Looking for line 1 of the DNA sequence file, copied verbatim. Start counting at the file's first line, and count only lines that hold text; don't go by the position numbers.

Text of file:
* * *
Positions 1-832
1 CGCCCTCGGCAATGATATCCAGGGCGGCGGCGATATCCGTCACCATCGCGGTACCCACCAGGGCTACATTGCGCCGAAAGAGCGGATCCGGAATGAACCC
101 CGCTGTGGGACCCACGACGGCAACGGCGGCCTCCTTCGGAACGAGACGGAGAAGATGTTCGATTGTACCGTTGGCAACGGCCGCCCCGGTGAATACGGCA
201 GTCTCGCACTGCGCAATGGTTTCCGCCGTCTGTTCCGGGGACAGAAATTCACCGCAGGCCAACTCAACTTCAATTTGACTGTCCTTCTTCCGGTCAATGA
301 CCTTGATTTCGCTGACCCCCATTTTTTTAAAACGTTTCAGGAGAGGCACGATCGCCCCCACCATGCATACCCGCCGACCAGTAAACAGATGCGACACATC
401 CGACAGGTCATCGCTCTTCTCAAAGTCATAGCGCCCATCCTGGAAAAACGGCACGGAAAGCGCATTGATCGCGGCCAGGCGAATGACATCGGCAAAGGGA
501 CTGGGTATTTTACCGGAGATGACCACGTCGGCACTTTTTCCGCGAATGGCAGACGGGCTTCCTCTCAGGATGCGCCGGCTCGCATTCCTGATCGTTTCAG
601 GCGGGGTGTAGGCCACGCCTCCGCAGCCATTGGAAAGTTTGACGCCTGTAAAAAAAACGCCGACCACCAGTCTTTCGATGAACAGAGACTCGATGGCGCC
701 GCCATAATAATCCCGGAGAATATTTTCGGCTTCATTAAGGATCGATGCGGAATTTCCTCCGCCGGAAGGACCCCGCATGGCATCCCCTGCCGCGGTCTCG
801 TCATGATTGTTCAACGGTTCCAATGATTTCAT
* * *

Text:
Positions 1-832